Let’s Stop Enabling Teen Alcohol Use
Andrea Neal column for Nov. 12, 2003
INDIANAPOLIS — Fellow parents of Indiana teen-agers: We need to talk.
We all know that the tragedy that occurred in Morgan County could have happened anywhere. We all realize that the Mooresville football player killed in a crash after drinking could just as easily have been one of our kids, from our school, our street, our neighborhood.
If we are to learn anything from the death of Steve Terrell, it is that adults must stop enabling risky behavior.
Terrell died just hours after his team¹s Oct. 31 sectional win against Bloomington North High School. Hours after someone else¹s parent made a choice to condone drinking by high school students gathered in his home.
Mike Dorsett, father of two Mooresville students, faces one felony count of maintaining a place to unlawfully furnish alcohol to a minor and two misdemeanor charges of furnishing alcohol and contributing to the delinquency of a minor.
According to police, as many as 30 students were partying in Dorsett¹s home after the football game on Halloween Night. Dorsett, a Perry Township firefighter, reportedly told those who were drinking they had to stay over.
That didn¹t stop Terrell from getting in his car and heading down winding Mann Road after 3 o"clock on the morning of Nov. 1. By that time, Dorsett had gone to bed and other students concerned about Terrell¹s condition were helpless to stop the linebacker.
Before throwing too many stones at Dorsett, all parents need to take a long, hard look in the mirror. It¹s a rare weekend that goes by when we don¹t hear stories of high school parties where alcohol was served with the knowledge, if not consent, of adults. We know this is true whether one¹s child attends a public school, or the most elite private school, whether one lives in rural or urban areas of Indiana.
"Many parents think that they are able to control the dangerous aspects of drinking when they are providing the alcohol and allowing it to be consumed under their supervision," says Lisa Hutcheson, project director of the Indiana Coalition to Reduce Underage Drinking.
"This, unfortunately, is not true. Studies indicate that kids who are allowed to drink at home are more likely to drink and drive and/or ride with a driver who has been drinking."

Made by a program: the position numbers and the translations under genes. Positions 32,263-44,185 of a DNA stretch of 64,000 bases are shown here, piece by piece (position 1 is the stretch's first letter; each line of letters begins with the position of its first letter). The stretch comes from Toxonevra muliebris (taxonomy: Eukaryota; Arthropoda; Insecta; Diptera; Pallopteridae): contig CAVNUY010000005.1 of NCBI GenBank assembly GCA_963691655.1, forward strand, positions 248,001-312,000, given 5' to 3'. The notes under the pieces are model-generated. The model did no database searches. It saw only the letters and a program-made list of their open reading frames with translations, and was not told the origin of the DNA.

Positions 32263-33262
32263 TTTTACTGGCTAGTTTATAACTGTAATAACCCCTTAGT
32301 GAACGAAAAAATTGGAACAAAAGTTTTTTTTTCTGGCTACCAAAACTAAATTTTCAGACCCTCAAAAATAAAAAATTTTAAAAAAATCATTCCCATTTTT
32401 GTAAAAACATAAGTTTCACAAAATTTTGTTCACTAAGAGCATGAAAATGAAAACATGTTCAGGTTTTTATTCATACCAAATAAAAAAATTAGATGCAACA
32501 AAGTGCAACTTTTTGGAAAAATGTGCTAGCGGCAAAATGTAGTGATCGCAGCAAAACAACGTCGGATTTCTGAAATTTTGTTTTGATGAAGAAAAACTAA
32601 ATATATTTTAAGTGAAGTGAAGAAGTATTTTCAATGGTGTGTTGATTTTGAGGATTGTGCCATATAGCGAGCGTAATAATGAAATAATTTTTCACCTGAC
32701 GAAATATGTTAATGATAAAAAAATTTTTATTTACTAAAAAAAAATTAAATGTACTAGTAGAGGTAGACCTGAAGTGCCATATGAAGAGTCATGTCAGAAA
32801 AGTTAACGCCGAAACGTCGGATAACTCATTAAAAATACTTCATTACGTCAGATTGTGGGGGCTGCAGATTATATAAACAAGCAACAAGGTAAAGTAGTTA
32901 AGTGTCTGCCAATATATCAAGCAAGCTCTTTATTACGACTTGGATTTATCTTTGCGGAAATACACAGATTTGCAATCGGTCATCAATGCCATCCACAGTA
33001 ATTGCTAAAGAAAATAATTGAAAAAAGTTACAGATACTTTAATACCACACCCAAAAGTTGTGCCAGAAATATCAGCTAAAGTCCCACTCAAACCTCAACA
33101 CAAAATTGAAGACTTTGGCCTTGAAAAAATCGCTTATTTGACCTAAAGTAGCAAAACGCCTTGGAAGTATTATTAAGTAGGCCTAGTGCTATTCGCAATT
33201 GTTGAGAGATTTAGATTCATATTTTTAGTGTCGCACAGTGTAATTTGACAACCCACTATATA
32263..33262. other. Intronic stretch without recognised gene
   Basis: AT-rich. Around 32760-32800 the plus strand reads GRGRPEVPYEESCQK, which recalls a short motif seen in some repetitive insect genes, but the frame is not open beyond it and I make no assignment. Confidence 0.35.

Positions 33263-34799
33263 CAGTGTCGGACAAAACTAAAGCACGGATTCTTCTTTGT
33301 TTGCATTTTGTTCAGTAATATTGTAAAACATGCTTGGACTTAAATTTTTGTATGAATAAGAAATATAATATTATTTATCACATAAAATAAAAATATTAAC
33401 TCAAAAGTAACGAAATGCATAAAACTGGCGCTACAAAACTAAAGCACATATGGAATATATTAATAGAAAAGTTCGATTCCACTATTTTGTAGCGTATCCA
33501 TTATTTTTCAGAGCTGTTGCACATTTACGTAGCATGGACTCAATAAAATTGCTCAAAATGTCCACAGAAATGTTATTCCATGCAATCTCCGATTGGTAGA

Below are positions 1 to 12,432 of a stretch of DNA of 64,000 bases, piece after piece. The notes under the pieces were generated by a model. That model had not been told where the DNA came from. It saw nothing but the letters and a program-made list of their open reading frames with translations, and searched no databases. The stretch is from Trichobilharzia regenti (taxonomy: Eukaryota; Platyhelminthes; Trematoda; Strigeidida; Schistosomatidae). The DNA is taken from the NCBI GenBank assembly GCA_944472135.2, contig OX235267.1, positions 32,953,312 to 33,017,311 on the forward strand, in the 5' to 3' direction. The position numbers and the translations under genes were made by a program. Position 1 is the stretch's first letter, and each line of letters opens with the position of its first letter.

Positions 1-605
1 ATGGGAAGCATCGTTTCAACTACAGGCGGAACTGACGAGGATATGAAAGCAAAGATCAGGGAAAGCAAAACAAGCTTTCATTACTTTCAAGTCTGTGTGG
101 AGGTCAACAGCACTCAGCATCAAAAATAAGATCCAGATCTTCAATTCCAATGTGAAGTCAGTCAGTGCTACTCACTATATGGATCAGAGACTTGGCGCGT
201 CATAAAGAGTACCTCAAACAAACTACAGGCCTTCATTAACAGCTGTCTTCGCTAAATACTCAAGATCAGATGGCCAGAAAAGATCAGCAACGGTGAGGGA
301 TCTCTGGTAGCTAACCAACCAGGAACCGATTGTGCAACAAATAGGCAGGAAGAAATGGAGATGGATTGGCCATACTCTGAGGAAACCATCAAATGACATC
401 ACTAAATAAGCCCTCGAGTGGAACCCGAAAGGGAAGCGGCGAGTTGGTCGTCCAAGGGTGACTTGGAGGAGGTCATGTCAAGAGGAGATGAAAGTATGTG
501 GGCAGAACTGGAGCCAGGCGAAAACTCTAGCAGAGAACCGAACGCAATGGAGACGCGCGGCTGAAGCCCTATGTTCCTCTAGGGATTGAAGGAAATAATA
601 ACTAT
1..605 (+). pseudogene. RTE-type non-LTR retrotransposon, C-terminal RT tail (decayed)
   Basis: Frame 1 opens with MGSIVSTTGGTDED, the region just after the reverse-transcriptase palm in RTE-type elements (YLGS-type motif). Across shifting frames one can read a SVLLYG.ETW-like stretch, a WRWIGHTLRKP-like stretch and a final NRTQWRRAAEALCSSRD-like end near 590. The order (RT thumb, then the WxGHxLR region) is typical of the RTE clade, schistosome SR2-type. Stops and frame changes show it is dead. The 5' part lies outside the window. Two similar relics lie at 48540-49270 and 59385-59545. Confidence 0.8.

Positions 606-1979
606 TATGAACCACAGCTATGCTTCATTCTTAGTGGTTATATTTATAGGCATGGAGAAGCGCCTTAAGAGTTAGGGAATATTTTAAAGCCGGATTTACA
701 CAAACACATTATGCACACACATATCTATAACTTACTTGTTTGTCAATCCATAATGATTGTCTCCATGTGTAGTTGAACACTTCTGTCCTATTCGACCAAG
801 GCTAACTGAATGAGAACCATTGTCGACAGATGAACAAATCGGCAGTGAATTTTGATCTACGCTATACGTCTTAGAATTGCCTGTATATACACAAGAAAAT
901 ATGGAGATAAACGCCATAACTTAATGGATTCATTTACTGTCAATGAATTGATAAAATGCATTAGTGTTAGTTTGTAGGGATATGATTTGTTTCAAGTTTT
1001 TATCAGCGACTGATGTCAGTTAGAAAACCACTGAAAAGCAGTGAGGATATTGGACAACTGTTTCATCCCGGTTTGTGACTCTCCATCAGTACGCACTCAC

In a coalition survey of 18 to 20-year-olds in Indiana, more than two-thirds of those who drank said they obtained alcohol from adults.
Although educational programs are worth doing, Hutcheson says the most effective strategies for combating underage drinking require changing public policy to make alcohol less accessible.
She points to a beer keg tracking law passed by the 2003 legislature, which took effect July 1. The law requires retailers to record contact information for people who purchase kegs, a main source of alcohol at teen-age parties. If police confiscate a keg, the buyer can be identified and arrested for supplying alcohol to minors. "Anecdotally at least we are hearing that adults who would usually purchase kegs for minors are not doing so now because the kegs would be traced back to them and they would be held liable," Hutcheson reports.
In the 2004 legislature, the coalition will lobby for two additional changes in state law: mandatory training for bartenders and wait staff who serve alcohol and an increase in the alcoholic beverage tax, "which studies show will reduce underage consumption," Hutcheson says.
Citing a favorite slogan, Hutcheson says, "Holding young people solely responsible for underage drinking is like holding fish responsible for dying in a polluted stream. Young people do not manufacture or market alcohol and, though they should be held responsible for their decision to drink, if we do not control the access and availability we are not being effective."
Speaking as a parent, I¹d support almost any bill that would make it harder for young people to get alcohol. But I know there¹s no law that can force adults to be responsible.
So parents, let¹s make a deal. Promise not to allow alcohol at parties my child may attend at your home and I¹ll promise the same to you. We¹re all in this together and if we band together, just maybe we can protect more of our children from themselves.
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Andrea Neal, former editorial page editor at the Indianapolis Star, is an adjunct scholar and columnist for the Indiana Policy Review Foundation. Contact her at firstname.lastname@example.org.